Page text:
PHARMACEUTICAL PORTFOLIO MANAGEMENT OPTIMIZATION CONFERENCE

JULY 23-24, 2018 | PHILADELPHIA, PA
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DAY TWO | TUESDAY, JULY 24

8:30 REGISTRATION & MORNING COFFEE

8:50 CHAIRPERSONS OPENING REMARKS

9:00 STREAMLINING THE PROCUREMENT OF BENCHMARK DATA TO PILOT INFORMED DECISIONS
A majority of the planning and assessment processes in portfolio management is centered on the evidence and analytical insights acquired by executives; and this information is significantly influential when decisions are made regarding a product’s lifecycle. Benchmark data can be challenging from multiple aspects, as innovative therapies have limited records available, data collected must be comparable to current portfolio products, and the amount of information acquired must be sufficient to create and justify an informed portfolio strategy. Examining resources that can provide reliable data and specific examples of decision-making based on benchmark data will allow executives to develop an improved central process for data acquisition.

  • Parameters for data sample sizes
  • Methodologies for locating pertinent data
  • Verifying the validity of acquired product data

 

9:45 OVERCOMING BUDGET CONSTRAINTS TO ENSURE OPTIMAL RESOURCE ALLOCATION
Developing pharmaceutical companies are pressured to be especially thoughtful in resource allocation choices, as each choice can have a significant impact on overall returns and projects require large investment with limited resources. Portfolio executives regularly have opportunities to develop a variety of products, but budgetary restrictions call for a focused approach to minimize risk and prioritize resources to most promising therapies. Tracking outcomes of prior resource allocation, reserving resources for a rolling budget, and instituting performance milestones to continue allocation will allow for optimal funding distribution with limited capital.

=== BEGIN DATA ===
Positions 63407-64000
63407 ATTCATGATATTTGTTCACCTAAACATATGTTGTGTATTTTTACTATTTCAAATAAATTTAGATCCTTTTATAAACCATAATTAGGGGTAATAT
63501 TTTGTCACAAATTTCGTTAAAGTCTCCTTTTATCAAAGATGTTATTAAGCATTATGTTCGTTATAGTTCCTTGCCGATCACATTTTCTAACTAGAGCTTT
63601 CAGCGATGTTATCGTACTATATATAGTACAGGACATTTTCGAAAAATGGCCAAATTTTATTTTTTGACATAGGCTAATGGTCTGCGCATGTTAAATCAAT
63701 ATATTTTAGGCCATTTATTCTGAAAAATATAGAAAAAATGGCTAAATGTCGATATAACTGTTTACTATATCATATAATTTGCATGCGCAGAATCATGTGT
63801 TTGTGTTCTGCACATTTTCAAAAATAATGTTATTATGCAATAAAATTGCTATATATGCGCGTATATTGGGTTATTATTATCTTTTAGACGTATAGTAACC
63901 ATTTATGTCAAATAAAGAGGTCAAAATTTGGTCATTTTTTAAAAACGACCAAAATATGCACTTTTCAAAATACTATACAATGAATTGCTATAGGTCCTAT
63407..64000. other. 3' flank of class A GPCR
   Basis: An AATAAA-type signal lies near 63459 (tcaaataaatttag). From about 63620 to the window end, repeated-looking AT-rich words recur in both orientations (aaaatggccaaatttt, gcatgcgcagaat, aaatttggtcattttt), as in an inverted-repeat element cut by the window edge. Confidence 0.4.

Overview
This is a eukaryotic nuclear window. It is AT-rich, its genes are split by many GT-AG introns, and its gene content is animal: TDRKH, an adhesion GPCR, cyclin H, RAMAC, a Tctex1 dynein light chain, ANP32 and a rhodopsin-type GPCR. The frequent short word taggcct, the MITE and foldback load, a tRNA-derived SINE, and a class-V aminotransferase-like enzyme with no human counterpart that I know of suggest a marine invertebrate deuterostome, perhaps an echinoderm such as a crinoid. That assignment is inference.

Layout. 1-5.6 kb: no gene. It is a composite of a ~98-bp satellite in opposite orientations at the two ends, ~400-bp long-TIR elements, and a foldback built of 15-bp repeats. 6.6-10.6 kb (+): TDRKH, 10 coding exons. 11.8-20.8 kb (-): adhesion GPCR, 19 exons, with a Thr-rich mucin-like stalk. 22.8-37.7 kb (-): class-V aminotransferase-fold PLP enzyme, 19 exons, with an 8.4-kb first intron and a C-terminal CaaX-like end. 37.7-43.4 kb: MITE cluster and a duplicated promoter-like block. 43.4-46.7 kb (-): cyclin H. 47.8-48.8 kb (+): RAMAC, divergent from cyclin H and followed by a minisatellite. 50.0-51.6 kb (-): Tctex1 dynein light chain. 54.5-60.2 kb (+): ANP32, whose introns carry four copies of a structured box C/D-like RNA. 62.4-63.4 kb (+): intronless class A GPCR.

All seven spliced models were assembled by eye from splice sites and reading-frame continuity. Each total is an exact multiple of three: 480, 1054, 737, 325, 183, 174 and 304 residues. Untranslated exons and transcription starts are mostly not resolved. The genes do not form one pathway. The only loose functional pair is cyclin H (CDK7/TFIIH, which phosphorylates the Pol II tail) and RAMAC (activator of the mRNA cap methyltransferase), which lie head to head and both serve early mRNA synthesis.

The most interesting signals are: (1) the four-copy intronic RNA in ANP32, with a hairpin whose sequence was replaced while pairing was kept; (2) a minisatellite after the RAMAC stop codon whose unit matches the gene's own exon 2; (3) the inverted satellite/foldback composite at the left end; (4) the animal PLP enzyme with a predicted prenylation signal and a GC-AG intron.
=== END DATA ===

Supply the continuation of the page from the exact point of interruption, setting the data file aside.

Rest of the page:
• Viability and benefits of long term resource allocation
  • Last stage vs. early stage development allocation
  • Conserving capital to ensure flexibility for uncertainties

Kirstin Jansen, Associate Director, Portfolio Strategy and Management, SEATTLE GENETICS

 

10:30 COFFEE & NETWORKING BREAK

 

11:00 BRISTOL-MYERS SQUIBB PORTFOLIO MANAGEMENT & MATURITY CASE STUDY
All pharmaceutical companies operate in an integrated ecosystem where dynamic projects compete for limited resources, and senior leaders need to make difficult choices across a complex portfolio of projects and options. R&D operating leaders need to understand the totality of the work, they need a system and process to understand the resources and costs required to deliver that portfolio, and they need a dynamic way to balance resources across the portfolio amidst dynamic changes in priority. During this session, we will:

  • Present a maturity model for the key steps that will lead to optimal portfolio allocation
  • Share best practices for each step of the maturity model
  • Highlight the implications of mission one or more of the steps

Michael Ferrante, Head, R&D business capabilities, BRISTOL-MYERS SQUIBB

 

11:45 PANEL DISCUSSION: TOOLS TO INCREASE EFFICIENCY OF PORTFOLIO MANAGEMENT TRACKING AND OVERSIGHT